Boonie Peppers


I have a long series of articles about the Guam boonie pepper, a small hot pequin style pepper native to the island of Guam. This pepper is not (despite unverified claims in the Wikipedia) the same as the Thai ornamental pepper, but is instead a separate species, closely related to the tepin of Mexico. The pepper is used in Chamorro dishes, most notably the ubiquitous finadene sauce.

To update the status of my plants: I recently posted that one of my four peppers was flowering. This year, all four flowered and it looked like I was going to have a record crop. Then pests started taking bites of my peppers, and I’d lose all but a few seeds.

In mid September we took a trip, and I had to bring my boonie peppers inside. Outside, they could easily have dried out in two days, and the trip was longer than that. The results?

Being inside allows for a more relaxed watering schedule.

Not only has the crop grown larger, they’re not subject to predation and can stay on the bush longer, turning a full red instead of orange. It’s been successful so far. The question now is, will all 4 plants winter well?

Footnote: a video of people eating Guam Boonies is here. The man shown stopped at 11 peppers.

As my boonie peppers are turning red, if I don’t harvest them quickly, they’re turning out like this:

Something is eating the tips off my peppers.

I still harvest the half eaten peppers, because they have valuable seeds. 2 or 3 of those tiny seeds can grow into a 6 foot plant. So I dry what remains, and collect as many seeds from the pod as I can.

I don’t think hornworms are doing this (though I found at least one hornworm on my plants), and all the boonies are flowering these days. It’s been an unusually wet summer, almost semitropical in character. The peppers love it.

I speak often about the Guam Boonie, a pequin style pepper related to the tepin so lovingly described by Mark Miller. They’re native to the Marianas Islands, and are used for things like finadene:

Home made Finadene sauce.

Thing is, in Georgia, my plants have never flowered in the spring or summer, but only in the fall, until now. One of my four plants is not only flowering, it’s also growing peppers.

You can see a flower about to bloom, a flower after it has bloomed, and a green pepper in this photo.

They’re aren’t many on this plant, but some are better than none. I’m working hard to keep this plant watered and producing. In pots like the ones I use, in Georgia heat you have to water these every other day.

I haven’t spoken much about my boonie peppers this year, perhaps because they sprouted and grew, but not spectacularly. I didn’t fertilize them much after the spring, because I wanted flowers, of which I saw not a one all this year.

But I just took them inside, after the recent freeze, and within one day after taking them inside, every last boonie pepper now has flower buds. If I had to guess, it was a temperature thing. The summer was too hot, and the fall too cool to trigger any flowering.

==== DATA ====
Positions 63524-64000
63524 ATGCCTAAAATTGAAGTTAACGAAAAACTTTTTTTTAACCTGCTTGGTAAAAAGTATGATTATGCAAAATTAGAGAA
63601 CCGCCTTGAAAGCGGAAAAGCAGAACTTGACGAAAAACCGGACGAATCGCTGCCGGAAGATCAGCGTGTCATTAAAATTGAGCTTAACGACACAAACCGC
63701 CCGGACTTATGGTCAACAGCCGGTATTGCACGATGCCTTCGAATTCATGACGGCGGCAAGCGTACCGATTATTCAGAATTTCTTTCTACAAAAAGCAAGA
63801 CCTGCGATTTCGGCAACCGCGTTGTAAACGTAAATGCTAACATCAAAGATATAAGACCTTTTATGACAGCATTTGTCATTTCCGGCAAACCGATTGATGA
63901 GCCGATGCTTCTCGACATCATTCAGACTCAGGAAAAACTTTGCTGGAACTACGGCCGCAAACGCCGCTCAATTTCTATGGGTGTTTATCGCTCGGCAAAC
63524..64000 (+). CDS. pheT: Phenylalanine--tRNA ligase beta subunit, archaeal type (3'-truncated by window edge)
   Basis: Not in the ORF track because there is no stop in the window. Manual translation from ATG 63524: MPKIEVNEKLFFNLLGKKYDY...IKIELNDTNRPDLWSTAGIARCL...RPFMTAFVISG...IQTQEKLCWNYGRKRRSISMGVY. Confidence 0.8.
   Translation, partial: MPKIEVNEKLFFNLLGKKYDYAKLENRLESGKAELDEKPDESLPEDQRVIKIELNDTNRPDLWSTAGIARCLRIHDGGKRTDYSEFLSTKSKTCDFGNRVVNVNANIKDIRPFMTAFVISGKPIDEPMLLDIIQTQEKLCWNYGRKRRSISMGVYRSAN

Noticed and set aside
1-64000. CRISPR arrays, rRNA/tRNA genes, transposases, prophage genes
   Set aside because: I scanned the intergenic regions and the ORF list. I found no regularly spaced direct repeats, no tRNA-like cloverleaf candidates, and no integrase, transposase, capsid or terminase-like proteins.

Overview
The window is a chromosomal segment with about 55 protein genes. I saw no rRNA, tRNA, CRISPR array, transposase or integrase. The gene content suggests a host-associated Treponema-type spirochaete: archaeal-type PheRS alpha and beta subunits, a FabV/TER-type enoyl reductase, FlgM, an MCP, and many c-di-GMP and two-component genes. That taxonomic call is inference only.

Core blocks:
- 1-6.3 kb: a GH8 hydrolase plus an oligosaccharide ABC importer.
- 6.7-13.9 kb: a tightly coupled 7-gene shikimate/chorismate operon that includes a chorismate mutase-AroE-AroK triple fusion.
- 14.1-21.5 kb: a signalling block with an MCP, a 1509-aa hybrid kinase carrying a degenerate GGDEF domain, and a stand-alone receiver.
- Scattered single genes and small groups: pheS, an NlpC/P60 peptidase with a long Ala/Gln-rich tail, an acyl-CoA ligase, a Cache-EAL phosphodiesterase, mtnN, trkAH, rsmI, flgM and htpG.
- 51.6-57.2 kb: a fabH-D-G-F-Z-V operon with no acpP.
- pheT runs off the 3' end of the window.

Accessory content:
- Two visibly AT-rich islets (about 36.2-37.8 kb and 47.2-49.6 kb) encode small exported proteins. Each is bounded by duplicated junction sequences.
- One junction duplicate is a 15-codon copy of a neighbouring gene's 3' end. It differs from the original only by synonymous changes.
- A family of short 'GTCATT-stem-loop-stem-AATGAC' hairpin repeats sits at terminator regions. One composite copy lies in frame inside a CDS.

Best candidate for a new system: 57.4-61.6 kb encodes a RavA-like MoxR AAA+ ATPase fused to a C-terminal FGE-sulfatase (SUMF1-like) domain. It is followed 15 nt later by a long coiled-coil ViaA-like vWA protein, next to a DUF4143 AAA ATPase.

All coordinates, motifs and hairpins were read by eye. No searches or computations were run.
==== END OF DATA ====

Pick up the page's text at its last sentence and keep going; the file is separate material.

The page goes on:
It suggests next time taking the plants inside earlier, to trigger the growth of peppers.

Update: the lighting tools we’re using to grow peppers inside are described here and here. 4 desk lamps with grow bulbs as described in the links are being kept on a 16 hour cycle.

It’s a blessed mess of green back there. I’ve been moving some of the twistier tomatoes to beside the chain link fence, to see if they’ll grow into it. 11 tomatoes still sit on the deck. Some of them even have fruits.

I had four boonies sprout, of which one died, one was cut off by some worm before it could get anywhere (still alive though), and the other two look pretty healthy. This photo is of the best of the new year’s boonie peppers. I don’t expect any crop until late fall.

I’m not entirely used to the idea of replanting tomatoes when you grow them from seeds. The technique (here for example, or here) is so different from what I developed for boonies. With boonies, you sprout them, and there is no concern about darkness for a new days. You fertilize with an indoor strength fertilizer from the start, and keep the plants warm and in soda bottle greenhouses.

Tomatoes, by contrast, you must watch like a hawk when they sprout so they don’t  grow too much. You don’t fertilize until they have true leaves, and then only once or twice. Water is otherwise enough. You replant 2-3 times perhaps, every time they outgrow their “container”. You replant most of the plant into the ground in order to  create a deeper stronger root system. The final pot depth should be a minimum of 12 inches deep. (I think my tomato pots last year were at best 6 inches deep. Oops.)

By the end of the weekend, I want all my tomatoes into 6 inch pots.

The new boonie peppers are getting sizable enough that I should consider replanting them at some point, try a more tomato-like technique.

As I read my planting books, I get the impression that when the night time weather gets to 40 degrees Fahrenheit (or 4 degrees C) it’s safe to plant outside. For some days it’s been looking as if that day might end up being March 6.  But as of this morning, that hope seems to fade. This is what weather.com looked this morning for someone in my area code.

An interesting look at planting dates in a nearby region is here. Just note that Texas tends to be warmer than northwest Georgia, which is in the foothills of the Appalachians. Another look at planting dates is provided by the online Mother Earth site.

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